Independent Project

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Sarah Fitzpatrick

How to Apply For Independent Project Week

Please download and complete the following application. Independent Project Week Proposal Form.docx.  Then Follow this link then click “Enroll in Course.”  In the course follow the directions in the course to submit the application. Applications are due by November 20th. Students should also sign up during the in regular project week sign-up in case their proposal is denied.

Independent Project Week


Students may do one independent project in middle school and one independent project in upper school, but no student is guaranteed automatic approval for any project. Project approval is determined by the Project Week Committee. Proposals must be received by the due date in order to be considered.

Students cannot do an independent project during their first year of enrollment.

Students applying for an independent project must also submit a project week sign-up form listing five other options, in case their proposal is not approved.


The four defining characteristics of the school’s Project Week program are challenge, experiential education, group process, and reflection.

In keeping with those goals, the committee approves independent project week proposals when they do most or all of the following:

  • The projects must be student-driven and the application should be written by the student.  Others can assist with the logistics or itinerary. 
  • Provide unique opportunities for learning that would otherwise be missed.
  • Cannot be done or are not better done in some other time frame, such as spring break, senior project, or summer vacation.
  • Have clear and substantive learning goals and objectives.
  • Have a clear daily itinerary where the bulk of each day will be spent in educational activities.
  • Provide opportunities to learn with experienced leaders, mentors, or practitioners (outside of family) of a particular skill, art, or practice.
  • Challenge a student outside of his or her comfort zone.
  • Are experiential, rather than academic, learning opportunities.
  • Culminate in a formal reflection that will be turned in for credit, being shared with an audience or real-world purpose whenever possible.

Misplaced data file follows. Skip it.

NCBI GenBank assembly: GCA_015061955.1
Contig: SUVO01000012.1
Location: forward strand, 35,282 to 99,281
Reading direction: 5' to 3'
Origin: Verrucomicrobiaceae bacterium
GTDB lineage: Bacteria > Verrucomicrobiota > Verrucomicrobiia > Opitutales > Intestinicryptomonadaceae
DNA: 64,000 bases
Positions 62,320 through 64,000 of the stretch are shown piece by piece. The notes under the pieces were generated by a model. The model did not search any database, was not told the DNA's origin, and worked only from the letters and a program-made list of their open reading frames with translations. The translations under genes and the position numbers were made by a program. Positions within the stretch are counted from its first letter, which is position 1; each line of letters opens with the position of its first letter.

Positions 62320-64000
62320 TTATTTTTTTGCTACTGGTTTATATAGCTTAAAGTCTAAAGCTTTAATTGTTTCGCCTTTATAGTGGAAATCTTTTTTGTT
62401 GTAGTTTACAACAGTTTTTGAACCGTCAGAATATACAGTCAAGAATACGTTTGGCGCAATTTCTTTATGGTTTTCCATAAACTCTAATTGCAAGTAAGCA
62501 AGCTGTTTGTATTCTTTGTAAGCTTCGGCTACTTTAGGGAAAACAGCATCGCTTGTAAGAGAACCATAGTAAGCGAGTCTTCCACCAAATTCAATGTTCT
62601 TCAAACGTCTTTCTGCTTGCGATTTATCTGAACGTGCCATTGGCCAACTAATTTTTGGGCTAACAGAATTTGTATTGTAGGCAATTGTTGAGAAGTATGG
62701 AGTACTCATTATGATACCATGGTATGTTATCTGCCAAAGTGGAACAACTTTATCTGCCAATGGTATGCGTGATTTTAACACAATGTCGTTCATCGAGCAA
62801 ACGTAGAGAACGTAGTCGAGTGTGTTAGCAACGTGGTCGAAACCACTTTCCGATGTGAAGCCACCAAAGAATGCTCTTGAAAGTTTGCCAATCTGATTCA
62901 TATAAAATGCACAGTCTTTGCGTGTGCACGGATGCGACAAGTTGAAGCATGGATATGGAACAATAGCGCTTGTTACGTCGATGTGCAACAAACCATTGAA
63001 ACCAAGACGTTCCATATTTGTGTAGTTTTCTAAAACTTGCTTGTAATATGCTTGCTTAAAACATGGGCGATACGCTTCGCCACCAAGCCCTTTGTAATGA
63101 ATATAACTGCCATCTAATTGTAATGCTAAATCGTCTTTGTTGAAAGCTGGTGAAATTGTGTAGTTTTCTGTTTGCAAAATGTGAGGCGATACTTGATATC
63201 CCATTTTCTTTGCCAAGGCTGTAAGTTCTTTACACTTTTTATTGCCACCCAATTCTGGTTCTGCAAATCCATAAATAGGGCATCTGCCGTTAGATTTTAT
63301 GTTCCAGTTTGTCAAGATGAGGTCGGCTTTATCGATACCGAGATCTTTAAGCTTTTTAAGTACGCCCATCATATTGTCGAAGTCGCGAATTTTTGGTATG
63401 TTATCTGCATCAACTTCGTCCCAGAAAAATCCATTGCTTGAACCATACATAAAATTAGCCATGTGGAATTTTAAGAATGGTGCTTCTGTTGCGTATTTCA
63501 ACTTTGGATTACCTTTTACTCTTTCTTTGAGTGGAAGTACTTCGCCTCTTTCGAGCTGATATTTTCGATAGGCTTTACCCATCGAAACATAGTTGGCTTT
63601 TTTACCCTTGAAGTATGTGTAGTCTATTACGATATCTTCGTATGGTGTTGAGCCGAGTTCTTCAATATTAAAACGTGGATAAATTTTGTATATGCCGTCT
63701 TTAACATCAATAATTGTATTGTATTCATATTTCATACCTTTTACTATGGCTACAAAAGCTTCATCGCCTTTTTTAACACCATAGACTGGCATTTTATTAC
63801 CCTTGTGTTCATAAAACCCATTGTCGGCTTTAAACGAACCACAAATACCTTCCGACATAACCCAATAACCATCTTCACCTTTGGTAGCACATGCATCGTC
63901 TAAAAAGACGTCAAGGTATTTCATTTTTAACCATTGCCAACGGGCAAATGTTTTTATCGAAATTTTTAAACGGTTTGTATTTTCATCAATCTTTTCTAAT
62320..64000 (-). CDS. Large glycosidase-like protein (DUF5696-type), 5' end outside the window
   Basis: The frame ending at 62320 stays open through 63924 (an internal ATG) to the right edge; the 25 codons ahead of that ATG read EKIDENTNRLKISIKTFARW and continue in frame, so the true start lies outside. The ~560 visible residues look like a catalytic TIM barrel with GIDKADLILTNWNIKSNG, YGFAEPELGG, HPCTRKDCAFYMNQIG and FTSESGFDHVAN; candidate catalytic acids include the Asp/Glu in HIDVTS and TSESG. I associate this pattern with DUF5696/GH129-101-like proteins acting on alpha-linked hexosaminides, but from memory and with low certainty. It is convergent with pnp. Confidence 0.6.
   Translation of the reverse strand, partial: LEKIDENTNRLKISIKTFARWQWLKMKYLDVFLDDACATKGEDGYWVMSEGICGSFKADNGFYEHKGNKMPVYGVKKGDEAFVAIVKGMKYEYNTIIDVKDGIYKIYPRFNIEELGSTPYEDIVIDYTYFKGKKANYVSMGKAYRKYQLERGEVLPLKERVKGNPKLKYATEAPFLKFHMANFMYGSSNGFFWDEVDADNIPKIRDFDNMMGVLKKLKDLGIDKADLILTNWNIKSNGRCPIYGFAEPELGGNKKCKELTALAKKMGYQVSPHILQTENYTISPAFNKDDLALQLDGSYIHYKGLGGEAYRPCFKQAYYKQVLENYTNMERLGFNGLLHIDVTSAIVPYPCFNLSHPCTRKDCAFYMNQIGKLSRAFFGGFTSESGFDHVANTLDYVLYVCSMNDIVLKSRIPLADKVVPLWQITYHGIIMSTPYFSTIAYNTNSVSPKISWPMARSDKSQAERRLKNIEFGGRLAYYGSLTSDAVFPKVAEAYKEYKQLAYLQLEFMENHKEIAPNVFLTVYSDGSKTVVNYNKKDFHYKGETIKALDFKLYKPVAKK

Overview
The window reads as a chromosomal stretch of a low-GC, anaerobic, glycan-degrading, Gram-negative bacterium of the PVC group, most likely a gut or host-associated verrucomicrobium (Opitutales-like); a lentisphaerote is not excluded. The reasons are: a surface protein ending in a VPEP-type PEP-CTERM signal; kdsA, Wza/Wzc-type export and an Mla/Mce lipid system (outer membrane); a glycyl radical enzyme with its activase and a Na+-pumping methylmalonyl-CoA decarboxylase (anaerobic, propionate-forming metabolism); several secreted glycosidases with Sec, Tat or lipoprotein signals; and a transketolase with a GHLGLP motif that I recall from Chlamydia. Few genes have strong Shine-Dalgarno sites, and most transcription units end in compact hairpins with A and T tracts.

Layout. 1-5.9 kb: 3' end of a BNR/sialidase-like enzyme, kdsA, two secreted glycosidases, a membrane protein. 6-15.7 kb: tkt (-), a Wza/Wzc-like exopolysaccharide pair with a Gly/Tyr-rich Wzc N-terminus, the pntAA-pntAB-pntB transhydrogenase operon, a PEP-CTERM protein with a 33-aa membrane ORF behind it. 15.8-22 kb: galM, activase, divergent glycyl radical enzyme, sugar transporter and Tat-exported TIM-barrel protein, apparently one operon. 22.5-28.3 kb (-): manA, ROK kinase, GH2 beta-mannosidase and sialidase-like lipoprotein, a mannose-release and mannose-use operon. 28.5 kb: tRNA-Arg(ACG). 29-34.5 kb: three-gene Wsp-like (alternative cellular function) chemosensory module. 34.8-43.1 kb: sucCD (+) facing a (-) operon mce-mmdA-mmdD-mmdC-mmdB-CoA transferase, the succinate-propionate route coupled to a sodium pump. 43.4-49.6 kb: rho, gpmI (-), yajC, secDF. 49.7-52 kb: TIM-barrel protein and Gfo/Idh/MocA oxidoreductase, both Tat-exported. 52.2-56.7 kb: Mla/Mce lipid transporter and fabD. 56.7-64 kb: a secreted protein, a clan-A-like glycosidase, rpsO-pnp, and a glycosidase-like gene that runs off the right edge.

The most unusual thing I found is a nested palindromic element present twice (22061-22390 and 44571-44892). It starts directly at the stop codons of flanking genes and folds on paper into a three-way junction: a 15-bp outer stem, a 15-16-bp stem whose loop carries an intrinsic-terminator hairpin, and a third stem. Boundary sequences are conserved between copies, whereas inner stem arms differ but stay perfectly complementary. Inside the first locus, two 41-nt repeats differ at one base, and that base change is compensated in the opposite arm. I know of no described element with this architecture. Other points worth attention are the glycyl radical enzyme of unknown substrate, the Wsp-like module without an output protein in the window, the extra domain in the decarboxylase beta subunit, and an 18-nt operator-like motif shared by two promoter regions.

Examples of projects that the committee has approved include:

  • A 10-day hike through technical canyon terrain, led by a NOLS certified leader and involving specific outdoor education goals;
  • Intensive training as a yoga instructor in a formal program, where the student was also using winter break, spring break, and senior project to accumulate the hours necessary for instructor certification before her 18th birthday, when fees would double.

There are many valuable activities that do not meet those criteria. For example, the committee does not approve projects that a reasonable person would see as being primarily vacation, even though we acknowledge that these experiences can provide valuable family time or learning. Examples of projects the committee has not approved include:

  • Family projects, such as a scrapbooking or gardening project
  • Family vacation to Hawaii or Mexico, or skiing or biking trips with friends or family
  • Trips with grandparents to historical sites
  • Internships that could be done during senior project or in the summer

Final Credit

Even after approval, all students on independent projects must meet with the Independent Project Leader before and after their trip in order to receive credit. All independent projects will require additional work (beyond the week itself) in order to receive credit. Examples of these final projects could be a journal, a presentation to peers, an article in the Overlake Independent, or a short film.

To be approved, all proposals must detail the specific work that will be completed in order to receive academic credit.

Students who do not complete final projects to the satisfaction of the independent project coordinator must re-do the work or submit a new independent project proposal in order to receive credit for this graduation requirement.

Special Considerations
  • Students should sign up during the in regular project week sign-up as well as fill out their independent application in case their proposal is denied.
  • Independent college tours or family vacations are not approved.
  • Be very clear about the adult supervisor who will be involved in the project. They will be the person that the Project Week Director will contact. Independent group projects are not generally approved.
  • Since projects are expected to take the place of a full school day, your description/itinerarys should have an equivalent number of hours designated.
  • Completed proposals should reflect unique educational opportunities that may not be available at other times of the year.

Project Week Timeline (2019-20)

  • November 9 - Catalog Published
  • November 20 - Independent Proposals Due
  • November 10-20 - Student Selection Period
  • December 20 - Student Placement Published
  • January 24 (9:05 – 9:45 am) and March 13 (9-9:30 am) - Project Week Group Meetings
  • March 30 - April 3 - Project Week


Joey Pauley
Project Week Director
425-868-6191 x816